Me sitting on a boulder watching-

Jesi climbing-

me climbing the hard stuff. didn't make it to the top, maybe next time...


Feeling pretty brave, we took the bright yellow Tahoe into Dubai on Monday. The traffic in Dubai is insane, and the drivers are even more nuts. We headed to the area of Dubai called Deira, which is the older part of town where all the souqs (stores) are. We spent tons of time in the spice souq buying frankincense, vanilla, saffron pistachios, saffron and cardamom. We had street food and found an awesome shop selling traditional clothes and shoes from India.
Mike and Micah tried on the traditional Arab men's dress and I put on an abaya and a sheila. Then Jesi and I had way too much fun trying on handmade leather shoes from India. I tried on a pretty crazy pair, and bought a different, equally interesting pair.
The boys in their regalia-

The three of us-

check these shoes out-

The shoes I actually bought are a little less ridiculous. The ones above have the pointy, upturned elf-like tip. The ones I have are pretty pointy, but they don't have the elf look going. They're handmade out of leather in India. The weird thing is that they make both shoes exactly the same, there isn't a left or right, so they're pretty odd feeling until they're really broken in. I plan to get them nice and damp the first time I wear them to speed up the process.

After spending way too much time trying on fun clothes, we headed to a sheesha shop. In the states, the pipe is called hookah and the tobacco itself is sheesha. Here, you just say sheesha pipe instead of hookah. Mike bought a small sheesha pipe and several flavors of sheesha. Micah and Jesi bought a really big cool hookah and a couple of flavors. There was a great view of the Burj Dubai, the tallest building in the world, from the sheesha shop.

When we got home, they were eager to try out their new toys. They got both sheesha pipes going as well as some Omani frankincense. Omani frankincense is the highest quality and also the most expensive. It typically costs around a dirham per gram.

Our "pool"

On Sunday, we didn't have a car, and the weather was blazingly hot. Sitting around the house bored, we found a new way to cool of.
fire pit + orange tarp + hose = pool
well, sort of. a very small one. We had fun nonetheless.

Damian's Boulders

On Saturday, the day after our Smuggler's Bay Trek, we headed to the boulder field up the wadi from us armed with our new shoes and crash pads. It was unbelievably hot and we had to have the car back in a couple hours so we only got on a few problems. I found a problem that suits my climbing style well and we snapped a few cool photos.

Smuggler's Bay

On the 19th, we were invited to join the Smuggler's Bay trek. We start walking from the beachfront property toward the mountains. The trek is really challenging. To get to smuggler's bay, you hike up and then back down several mountains which are incredibly steep and covered in sharp scree (loose rock). One of the descents is so steep you feel like you're rock climbing. When you get to the top of the first mountain there is a beautiful view of the Daba port and the ocean.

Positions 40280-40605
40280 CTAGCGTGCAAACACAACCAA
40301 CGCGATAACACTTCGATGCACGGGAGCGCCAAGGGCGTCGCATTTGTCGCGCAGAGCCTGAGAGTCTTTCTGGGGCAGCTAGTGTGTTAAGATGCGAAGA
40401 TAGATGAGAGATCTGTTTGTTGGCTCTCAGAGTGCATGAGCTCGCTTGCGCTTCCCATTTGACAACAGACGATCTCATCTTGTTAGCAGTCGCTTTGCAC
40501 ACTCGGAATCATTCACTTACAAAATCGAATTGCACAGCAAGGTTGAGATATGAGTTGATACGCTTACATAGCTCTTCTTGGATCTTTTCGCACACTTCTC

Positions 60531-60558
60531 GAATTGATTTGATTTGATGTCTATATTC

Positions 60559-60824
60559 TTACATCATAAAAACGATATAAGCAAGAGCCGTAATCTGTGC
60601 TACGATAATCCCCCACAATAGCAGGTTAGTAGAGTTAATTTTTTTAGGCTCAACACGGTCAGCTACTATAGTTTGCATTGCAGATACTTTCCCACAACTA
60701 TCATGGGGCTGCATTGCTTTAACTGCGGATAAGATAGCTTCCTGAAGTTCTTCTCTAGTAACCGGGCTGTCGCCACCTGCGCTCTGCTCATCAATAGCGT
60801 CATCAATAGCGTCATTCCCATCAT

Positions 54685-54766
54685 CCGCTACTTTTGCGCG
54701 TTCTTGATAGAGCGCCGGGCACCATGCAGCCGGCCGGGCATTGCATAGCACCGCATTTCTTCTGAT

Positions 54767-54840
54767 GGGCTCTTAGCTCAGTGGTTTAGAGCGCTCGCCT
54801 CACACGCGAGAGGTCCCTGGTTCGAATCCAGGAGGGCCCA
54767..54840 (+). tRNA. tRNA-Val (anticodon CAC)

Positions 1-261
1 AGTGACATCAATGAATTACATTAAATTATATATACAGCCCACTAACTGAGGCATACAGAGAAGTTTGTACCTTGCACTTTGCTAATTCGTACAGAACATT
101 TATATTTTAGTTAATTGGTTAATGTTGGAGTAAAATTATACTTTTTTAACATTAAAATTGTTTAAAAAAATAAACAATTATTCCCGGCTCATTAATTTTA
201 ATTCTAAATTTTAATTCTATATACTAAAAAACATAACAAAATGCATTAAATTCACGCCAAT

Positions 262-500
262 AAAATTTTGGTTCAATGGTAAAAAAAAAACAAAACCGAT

Once you get to the top of that, you follow the back side of that mountain, which runs into another mountain, and then there is this really steep ascent. I was definitely the slowest hiker. Devan (our guide) does this trek several times a week and smoked all of us up the mountain. When you get to the top of that mountain, you can see smuggler's bay in the distance. There are clothes and empty bottles and all sorts of other things scattered around the entire way. When you round one corner, you can see across this very narrow and steep valley/crevasse to the actual trail the smuggler's use. We don't take this path because it isn't as direct and because we're more likely to see Iranians along the way.

Then there is a heinous descent- I got attacked by a couple of rocks. Eventually you end up in the bay. Its a huge relief to reach the sand.

The water here is slightly warmer than the other beaches, incredibly calm and clear. I brought my snorkel mask and did a little underwater investigating and saw a few fish and lots of coral and trash.

We had lunch at the beach before heading home. We returned on a different path. Imagine a stream filled with large boulders, running down the seam between two mountains, now take away the water. That was our path back. Lots of scrambling and big steps and balancing. We saw first hand the dangers of smuggling...

Then there was one last big mountain to summit before the descent back home. Will snapped a photo of me getting to the top.

We were all sore and tired by the time we got home, and went out for a well deserved plate of biriyani.

Our first school group and a trek through a wadi